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First off, search seems broken since it can't find anything with "abs".

 

On my 94 TW, the ABS light on the dash has come on several times in the past few days. We've gotten a lot of snow here, so I REALLY want my ABS functional. Turning the car off and on again, clears the ABS memory and often it'll work fine again -- for a while. My tires are within ~2 lbs of each other, even though they look low due to the cold. This is the first time I've had issues with the ABS, so I'm fairly sure it's some how related to all the snow.

 

I know the ABS module is under the passenger seat and how to read the LED codes. The problem is, I just can't see the LED on mine at all when looking in the carpet hole.

abs-ecu.jpg

 

Mine is part number 26720AA210, which doesn't even show up in the stock 90-94 part catalog. Anyone know exactly what year/model it's from?

 

Anyways, where EXACTLY is the LED on the ABS module, relative to its part number sticker?

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As long as the ABS light is off its functioning.

 

ABS wont search, but try Anti-lock Brakes. Search wont do three letters, and i dont know if it will do a wild card (*).

 

(damnit it posted before i was done).

 

You probabaly have a wheel speed sensor either getting fouled by snow and ice, or you have a sensor starting to go bad. They should be perfect cylinders at the tip. Once they start to erode, they dont work anymore.

 

nipper

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I realize if the abs light isn't on, it's functional. Problem is that with all this snow, the light some time DOES turn on and thusly no more ABS. I want ABS on snow.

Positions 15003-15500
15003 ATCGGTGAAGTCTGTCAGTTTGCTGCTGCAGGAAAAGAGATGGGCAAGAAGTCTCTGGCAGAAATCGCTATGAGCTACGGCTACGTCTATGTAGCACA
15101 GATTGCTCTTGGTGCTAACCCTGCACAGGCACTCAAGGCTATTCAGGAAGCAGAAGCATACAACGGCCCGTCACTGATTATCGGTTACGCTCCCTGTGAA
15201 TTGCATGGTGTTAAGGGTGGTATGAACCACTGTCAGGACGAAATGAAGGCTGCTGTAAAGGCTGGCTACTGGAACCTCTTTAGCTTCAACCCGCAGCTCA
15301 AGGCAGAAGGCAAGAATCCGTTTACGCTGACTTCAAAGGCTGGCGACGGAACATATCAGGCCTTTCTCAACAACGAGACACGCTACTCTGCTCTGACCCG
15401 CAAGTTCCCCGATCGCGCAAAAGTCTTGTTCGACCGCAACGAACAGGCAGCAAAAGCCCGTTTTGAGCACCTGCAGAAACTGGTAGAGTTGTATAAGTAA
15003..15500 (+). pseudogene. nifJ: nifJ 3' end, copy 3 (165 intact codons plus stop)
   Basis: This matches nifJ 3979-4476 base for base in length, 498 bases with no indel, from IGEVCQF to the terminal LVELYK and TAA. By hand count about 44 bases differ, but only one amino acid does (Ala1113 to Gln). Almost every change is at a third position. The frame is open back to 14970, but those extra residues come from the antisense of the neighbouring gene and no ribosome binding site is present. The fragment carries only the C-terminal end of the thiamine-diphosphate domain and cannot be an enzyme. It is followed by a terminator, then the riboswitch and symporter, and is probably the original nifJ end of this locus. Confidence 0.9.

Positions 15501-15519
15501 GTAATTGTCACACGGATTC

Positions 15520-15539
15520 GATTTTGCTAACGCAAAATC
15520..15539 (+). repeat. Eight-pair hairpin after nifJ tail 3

After more research, I believe I've got the newer ABS-2E system. That means there is no LED on my ABS unit. Instead, I have to enter abs diagnostic mode by grounding a wire to the "L terminal" of some connector... and then my ABS light should flash. Supposedly it has long term memory too and will keep 3 codes (where as the rest of the early legacy models don't keep any at all).

 

Well I found a 2-pin connector near my fuses:

fuse-area.jpg

 

I tried grounding each one to the body while having the ignition on / run. Neither resulted in any flashing codes. So not entirely sure if I've got the correct connector or if I'm doing something else wrong.

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thanks! I got it! It WAS that abs check connector in the kick panel. Forget if I had originally only turned the ignition to ACC instead of ON.

 

Anyways the three codes it threw were: 24 - Left Front Sensor (Short), 26 - Right Rear Sensor (Short), 29 - Tone Wheel. I'll clear them out and see what comes back.

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Last time I inspected behind the discs I found the abs sensor and the disc it read when driving to get a signal gets pretty rust. This might be exactly what is happening. Mine I just sanded a bit and that's it.